Title: Evaluation of the Feasibility and Perceived Value of Integrating Learn the Signs. Act Early. Developmental Monitoring Resources in Early Head Start
Legend: After implementing developmental monitoring using Learn the Signs. Act Early. (LTSAE) resources, the majority of Early Head Start program managers and staff reported that use of LTSAE helped them feel more confidence talking to parents about developmental milestones or developmental concerns, increased the number of conversations they had with parents about their child’s development, and improved the process of making referrals when there was a concern. Managers and staff also perceived LTSAE to improve parents’ ability to complete developmental screening.
Citation: Abercrombie, J., Pann, J., Taylor, E., Brisendine, A., Biasini, F., Swanson-Holm, R., James, C., Viehweg, S., and Chödrön, G. (2022). “Evaluation of the Feasibility and Perceived Value of Integrating Learn the Signs. Act Early. Developmental Monitoring Resources in Early Head Start.” Early Childhood Education Journal, 50(1): 1169–1181. DOI: 10.1007/s10643-021-01247-5
Abstract: Many children with developmental disabilities are not identified before age 3 years of age, preventing them from being able to fully benefit from early intervention services. Early childhood educators, particularly those in Early Head Start (EHS) programs, are important partners in the early identification of children with developmental delays. Learn the Signs. Act Early. (LTSAE) is a program of the U.S. Centers for Disease Control and Prevention that provides free developmental monitoring resources to increase the early identification of children with developmental delays and disabilities. This paper presents findings from the first evaluation of the use of LTSAE resources in EHS, which was conducted across four states and 11 EHS programs from fall 2018 through spring 2019. Surveys (n = 448) and interviews (n = 39) with EHS management, staff, and parents indicated that LTSAE resources were valued and accepted, and their use in EHS considered feasible. Importantly, families and staff reported the LTSAE materials provided shared language to help them more effectively discuss development. These findings inform EHS and other early education programs that wish to enhance developmental monitoring, screening, and referral.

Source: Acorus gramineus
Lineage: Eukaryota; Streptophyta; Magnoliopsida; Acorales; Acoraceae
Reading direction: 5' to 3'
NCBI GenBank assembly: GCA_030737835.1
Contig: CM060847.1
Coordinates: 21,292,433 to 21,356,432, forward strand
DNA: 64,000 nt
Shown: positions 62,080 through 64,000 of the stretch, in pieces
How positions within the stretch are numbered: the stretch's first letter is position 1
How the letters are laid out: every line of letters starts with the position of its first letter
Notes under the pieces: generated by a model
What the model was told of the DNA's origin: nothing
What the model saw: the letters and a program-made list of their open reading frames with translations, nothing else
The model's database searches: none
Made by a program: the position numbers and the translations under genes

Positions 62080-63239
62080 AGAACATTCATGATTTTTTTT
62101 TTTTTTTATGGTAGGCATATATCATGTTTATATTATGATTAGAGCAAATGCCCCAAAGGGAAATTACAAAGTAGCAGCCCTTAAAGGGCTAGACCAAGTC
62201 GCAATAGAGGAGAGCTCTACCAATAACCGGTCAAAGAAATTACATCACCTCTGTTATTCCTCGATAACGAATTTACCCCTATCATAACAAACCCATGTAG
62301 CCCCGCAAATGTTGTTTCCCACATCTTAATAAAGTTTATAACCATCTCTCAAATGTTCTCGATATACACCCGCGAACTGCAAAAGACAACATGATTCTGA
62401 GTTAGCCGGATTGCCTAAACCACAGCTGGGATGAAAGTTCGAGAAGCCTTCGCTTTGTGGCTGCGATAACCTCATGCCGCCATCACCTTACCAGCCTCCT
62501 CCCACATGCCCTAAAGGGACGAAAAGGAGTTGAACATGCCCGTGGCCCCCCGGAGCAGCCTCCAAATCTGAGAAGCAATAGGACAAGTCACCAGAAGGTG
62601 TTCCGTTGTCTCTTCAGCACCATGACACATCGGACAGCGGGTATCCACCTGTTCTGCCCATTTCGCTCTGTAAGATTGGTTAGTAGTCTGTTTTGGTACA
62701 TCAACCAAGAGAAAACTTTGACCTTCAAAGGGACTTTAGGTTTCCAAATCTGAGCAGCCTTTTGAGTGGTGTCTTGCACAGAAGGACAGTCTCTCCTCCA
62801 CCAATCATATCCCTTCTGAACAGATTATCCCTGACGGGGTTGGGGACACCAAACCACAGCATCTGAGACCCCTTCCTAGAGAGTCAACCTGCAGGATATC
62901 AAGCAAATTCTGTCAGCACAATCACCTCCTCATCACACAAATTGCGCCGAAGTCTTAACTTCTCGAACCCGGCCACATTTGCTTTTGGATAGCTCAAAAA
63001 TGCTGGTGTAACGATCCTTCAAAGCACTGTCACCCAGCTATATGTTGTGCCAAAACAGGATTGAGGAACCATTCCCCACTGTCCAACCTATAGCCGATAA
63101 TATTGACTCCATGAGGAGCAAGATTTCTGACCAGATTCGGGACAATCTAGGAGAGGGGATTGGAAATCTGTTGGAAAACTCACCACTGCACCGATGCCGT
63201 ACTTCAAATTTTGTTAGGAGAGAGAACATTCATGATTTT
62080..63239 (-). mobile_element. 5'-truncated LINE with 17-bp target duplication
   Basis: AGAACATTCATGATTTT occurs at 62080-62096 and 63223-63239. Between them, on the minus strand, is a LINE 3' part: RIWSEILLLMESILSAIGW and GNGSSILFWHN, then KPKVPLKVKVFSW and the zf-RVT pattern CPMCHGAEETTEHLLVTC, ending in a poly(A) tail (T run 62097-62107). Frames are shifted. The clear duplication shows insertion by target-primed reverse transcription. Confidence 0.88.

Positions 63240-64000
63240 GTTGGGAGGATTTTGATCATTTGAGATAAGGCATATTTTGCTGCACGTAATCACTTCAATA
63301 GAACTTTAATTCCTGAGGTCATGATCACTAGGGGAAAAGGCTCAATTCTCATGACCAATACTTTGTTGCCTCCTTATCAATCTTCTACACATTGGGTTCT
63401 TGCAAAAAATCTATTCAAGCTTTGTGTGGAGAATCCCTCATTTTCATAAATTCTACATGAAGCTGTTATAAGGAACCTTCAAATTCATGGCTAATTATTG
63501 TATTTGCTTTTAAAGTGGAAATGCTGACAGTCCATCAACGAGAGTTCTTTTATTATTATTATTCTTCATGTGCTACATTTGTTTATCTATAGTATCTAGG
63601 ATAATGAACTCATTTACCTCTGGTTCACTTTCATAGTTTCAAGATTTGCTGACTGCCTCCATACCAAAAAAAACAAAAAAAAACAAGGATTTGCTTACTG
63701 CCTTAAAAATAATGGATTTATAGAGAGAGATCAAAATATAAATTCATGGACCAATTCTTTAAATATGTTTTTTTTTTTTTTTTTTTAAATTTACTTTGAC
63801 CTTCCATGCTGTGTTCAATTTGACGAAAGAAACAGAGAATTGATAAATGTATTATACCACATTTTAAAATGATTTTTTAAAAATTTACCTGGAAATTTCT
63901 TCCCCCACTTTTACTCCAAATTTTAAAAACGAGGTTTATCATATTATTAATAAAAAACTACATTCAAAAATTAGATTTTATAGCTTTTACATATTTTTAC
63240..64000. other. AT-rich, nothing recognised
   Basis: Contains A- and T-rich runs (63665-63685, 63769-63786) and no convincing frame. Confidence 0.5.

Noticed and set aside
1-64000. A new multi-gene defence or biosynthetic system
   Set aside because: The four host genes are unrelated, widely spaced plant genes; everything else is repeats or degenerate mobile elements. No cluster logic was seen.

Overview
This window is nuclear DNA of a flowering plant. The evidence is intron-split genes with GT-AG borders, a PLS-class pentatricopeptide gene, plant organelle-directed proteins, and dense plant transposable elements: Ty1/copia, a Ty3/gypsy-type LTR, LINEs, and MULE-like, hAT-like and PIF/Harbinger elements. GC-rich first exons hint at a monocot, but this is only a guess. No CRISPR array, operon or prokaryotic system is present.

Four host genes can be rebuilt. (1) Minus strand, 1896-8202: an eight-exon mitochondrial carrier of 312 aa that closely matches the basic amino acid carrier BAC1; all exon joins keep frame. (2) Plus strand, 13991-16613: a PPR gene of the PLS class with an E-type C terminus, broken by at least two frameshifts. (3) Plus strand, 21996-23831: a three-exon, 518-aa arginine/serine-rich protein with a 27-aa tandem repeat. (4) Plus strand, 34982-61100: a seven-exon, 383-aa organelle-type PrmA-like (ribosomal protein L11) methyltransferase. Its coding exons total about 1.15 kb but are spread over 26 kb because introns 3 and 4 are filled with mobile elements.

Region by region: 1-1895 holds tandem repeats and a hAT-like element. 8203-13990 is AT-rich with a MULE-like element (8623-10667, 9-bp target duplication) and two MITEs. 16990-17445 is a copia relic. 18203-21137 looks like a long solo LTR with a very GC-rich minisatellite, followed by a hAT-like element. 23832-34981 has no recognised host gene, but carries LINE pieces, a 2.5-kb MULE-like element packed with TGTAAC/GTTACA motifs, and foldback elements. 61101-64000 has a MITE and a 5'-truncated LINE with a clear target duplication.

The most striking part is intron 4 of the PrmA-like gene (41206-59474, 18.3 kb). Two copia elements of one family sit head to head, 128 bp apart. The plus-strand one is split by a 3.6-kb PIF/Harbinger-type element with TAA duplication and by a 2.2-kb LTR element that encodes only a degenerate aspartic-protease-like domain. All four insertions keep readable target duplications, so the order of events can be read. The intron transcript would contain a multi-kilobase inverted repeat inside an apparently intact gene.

Investigator: Gail Chödrön, PhD
About the Lab: The UCEDD’s Act Early Initiatives aim to understand the factors that enable and hinder early identification of autism and other developmental disabilities among early childhood programs, and to test implementation of strategies to improve early identification and access to services.